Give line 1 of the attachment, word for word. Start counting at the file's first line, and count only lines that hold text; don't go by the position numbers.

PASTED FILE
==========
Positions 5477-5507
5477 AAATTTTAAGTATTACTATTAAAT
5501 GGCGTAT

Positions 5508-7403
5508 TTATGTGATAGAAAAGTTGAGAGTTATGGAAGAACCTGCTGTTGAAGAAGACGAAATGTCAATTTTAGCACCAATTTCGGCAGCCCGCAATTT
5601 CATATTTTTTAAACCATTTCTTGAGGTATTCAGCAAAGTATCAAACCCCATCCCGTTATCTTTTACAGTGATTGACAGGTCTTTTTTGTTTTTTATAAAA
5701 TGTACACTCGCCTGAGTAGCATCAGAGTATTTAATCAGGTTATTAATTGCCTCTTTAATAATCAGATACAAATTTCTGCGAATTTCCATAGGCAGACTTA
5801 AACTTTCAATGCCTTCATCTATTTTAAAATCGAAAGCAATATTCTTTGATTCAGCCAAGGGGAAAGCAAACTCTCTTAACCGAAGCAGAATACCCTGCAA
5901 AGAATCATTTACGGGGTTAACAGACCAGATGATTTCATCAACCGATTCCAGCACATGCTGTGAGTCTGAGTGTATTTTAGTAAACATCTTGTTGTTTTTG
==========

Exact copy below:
Positions 5477-5507